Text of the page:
That alone is what separates the EJ from other Northeastern junior leagues.
“Boston University came up to me after the EJ All-Star game during the ’02-’03 season and showed a lot of interest,” said Schaeffer, a draft choice of the Nashville Predators. “They kept tabs on me, and then Coach [Jack] Parker came to see me play a few games in the league when we were in Boston.”
What became a beacon of light for Long Island kids has also attracted players from outside the Island. Players from New England, upstate New York, New Jersey, the Mid-Atlantic, and even Eastern Europe (Boston University’s Jekabs Redlihs, for example) have worn the red, white, and green of the Apple Core.
Sunday marked the first annual Alumni game, as players who provided the foundation of the program took on the current EJHL team. The game launched the “Teammates Helping Teammates” program, in which proceeds from the game, as well as the auction of NHL, NCAA, and other hockey memorabilia will go to help current Apple Core Junior players go to college.
In this region, it is yet another first on the ever-growing junior landscape.
“This is an idea that we hope other programs will emulate. Some might be doing it already,” said Lazar. “It is intended to help current college students who were Apple Core Junior players get through college financially.”
The Apple Core established criteria for the potential recipients of the money raised. The student must have good grades, have been an Apple Core player for two years, be enrolled as a full-time student, have no academic or athletic scholarship, and “display character, sportsmanship, hard work, and the qualities that exemplify a good teammate.”
Perhaps the highest-profile player in the game was Nystrom. A first-round draft choice of the Calgary Flames, he just completed his rookie season in pro hockey with Omaha of the AHL. The son of former Islanders’ legend Bob Nystrom, Eric grew up on Long Island and benefited from the early coaching of former Islanders who stayed in the region after their days in the dynasty ended.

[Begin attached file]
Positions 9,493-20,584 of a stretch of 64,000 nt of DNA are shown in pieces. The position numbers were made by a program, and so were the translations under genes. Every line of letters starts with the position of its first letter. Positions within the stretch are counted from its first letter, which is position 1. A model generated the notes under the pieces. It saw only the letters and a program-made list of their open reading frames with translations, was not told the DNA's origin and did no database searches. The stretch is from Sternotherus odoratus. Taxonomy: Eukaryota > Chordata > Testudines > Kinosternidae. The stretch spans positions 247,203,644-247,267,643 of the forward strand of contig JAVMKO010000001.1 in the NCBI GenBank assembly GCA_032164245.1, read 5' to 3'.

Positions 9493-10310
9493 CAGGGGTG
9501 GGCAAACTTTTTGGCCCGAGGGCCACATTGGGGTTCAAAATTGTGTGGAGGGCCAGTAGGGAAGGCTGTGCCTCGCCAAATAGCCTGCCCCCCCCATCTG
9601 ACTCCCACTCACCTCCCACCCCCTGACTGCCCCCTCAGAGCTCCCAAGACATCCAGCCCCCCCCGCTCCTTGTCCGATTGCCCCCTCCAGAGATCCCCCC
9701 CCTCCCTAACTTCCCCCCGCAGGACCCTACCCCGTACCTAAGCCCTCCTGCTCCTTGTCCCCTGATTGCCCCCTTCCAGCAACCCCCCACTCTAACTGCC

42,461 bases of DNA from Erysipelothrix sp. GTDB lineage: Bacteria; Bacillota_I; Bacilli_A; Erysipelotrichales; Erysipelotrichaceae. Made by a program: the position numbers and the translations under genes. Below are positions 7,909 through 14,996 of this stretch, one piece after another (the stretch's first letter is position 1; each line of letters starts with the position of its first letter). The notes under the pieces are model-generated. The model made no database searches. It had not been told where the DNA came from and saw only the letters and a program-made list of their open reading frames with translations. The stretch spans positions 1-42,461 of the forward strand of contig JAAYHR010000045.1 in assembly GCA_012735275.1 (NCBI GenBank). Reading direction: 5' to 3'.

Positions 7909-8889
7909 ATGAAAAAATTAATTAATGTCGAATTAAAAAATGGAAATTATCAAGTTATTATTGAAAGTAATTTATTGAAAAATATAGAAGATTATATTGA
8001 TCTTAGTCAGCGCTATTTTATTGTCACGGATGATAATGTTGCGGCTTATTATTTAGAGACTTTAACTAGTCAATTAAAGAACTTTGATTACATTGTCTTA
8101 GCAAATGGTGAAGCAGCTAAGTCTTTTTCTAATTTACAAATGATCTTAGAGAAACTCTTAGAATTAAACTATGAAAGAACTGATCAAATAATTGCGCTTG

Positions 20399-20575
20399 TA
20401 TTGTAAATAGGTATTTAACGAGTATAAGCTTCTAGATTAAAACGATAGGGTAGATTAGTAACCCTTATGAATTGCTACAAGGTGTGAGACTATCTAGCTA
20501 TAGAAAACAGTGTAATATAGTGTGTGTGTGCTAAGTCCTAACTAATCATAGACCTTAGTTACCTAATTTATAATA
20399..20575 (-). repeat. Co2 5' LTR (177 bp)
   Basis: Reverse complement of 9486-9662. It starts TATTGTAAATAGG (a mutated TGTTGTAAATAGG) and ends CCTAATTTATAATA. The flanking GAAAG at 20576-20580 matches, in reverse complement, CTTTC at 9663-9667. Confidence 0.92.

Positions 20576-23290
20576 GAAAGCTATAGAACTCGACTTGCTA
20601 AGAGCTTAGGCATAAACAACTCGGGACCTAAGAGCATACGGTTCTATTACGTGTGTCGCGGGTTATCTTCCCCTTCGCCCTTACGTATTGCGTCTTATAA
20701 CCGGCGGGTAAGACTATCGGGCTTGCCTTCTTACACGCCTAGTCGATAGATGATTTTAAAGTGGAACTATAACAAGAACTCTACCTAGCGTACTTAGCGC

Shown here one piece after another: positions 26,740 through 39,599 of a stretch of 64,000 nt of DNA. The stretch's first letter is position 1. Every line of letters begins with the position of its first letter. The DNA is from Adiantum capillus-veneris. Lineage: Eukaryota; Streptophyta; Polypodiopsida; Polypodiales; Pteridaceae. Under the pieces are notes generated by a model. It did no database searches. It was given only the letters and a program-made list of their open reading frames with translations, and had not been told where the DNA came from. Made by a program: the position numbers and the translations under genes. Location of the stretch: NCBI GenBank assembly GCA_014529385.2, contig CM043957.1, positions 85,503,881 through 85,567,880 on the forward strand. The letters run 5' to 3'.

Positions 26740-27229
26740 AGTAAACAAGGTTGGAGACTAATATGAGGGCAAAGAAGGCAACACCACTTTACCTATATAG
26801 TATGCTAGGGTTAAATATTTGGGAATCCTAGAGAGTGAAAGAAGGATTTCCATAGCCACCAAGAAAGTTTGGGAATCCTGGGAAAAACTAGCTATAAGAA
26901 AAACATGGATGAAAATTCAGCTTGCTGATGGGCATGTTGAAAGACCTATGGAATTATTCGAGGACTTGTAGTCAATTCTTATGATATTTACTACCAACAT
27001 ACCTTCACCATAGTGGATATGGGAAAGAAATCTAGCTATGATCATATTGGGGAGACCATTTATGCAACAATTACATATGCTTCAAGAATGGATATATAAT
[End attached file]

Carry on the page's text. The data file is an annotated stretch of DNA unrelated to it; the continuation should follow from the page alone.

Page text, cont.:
Nystrom played one season in the Apple Core program before claiming a late spot in the USA Hockey National Team Development Program (NTDP). He went on from there to earn a scholarship at the University of Michigan, playing for Red Berenson. Vesce, who spent three seasons in the program and has a younger brother, Billy, there now, went straight from the ‘Core to Cornell after being recruited by many schools from the East Coast to East Lansing.
“You think about the teams we have had here, and the talent we have had here, and it is really amazing,” said Lazar. “The players deserve a lot of credit because we were the southernmost team and traveled a lot, but they knew they had a golden opportunity to play in New England in front of the top Division I programs in the East every weekend.”
That is borne out by recent Beanpot tournaments. Jon Pelle of Harvard, Mike Brennan of Boston College, Kevin Schaeffer of Boston University and Steve Birnstill of Northeastern are all alumni, and all have played in the past two Beanpots after playing together with the Apple Core. The ‘Core was the only junior team in the country to have a representative on all four teams.
“It was the logical choice to play for the Apple Core because of the players in the league, and the amount of games you play in front of Division I coaches,” said Schaeffer. “Also, playing in a program that always has so many Division I players in it, you improve by playing against them in practice every day. Same with the league; you get better competing against these kids because they are tops in the region.”
Future alumni teams will feature current players like Rensselaer goalie Mathias Lange, Yale forward and Ivy League Rookie of the Year Mike Karwoski, Brennan, Eric Bergdoerfer (RPI), Matt Connors (Cornell), and Billy Keenan (Harvard).
“We’ll continue to be the program that we have always been because of what we do for these kids,” said Lazar. “We make them better players, better teammates, better people, and we get them into college.
“So does the league. It is the best junior league in the Northeast and it’s proven [that] every year by the number of kids that play college hockey, especially the amount of D-I scholarship players that come from the league.”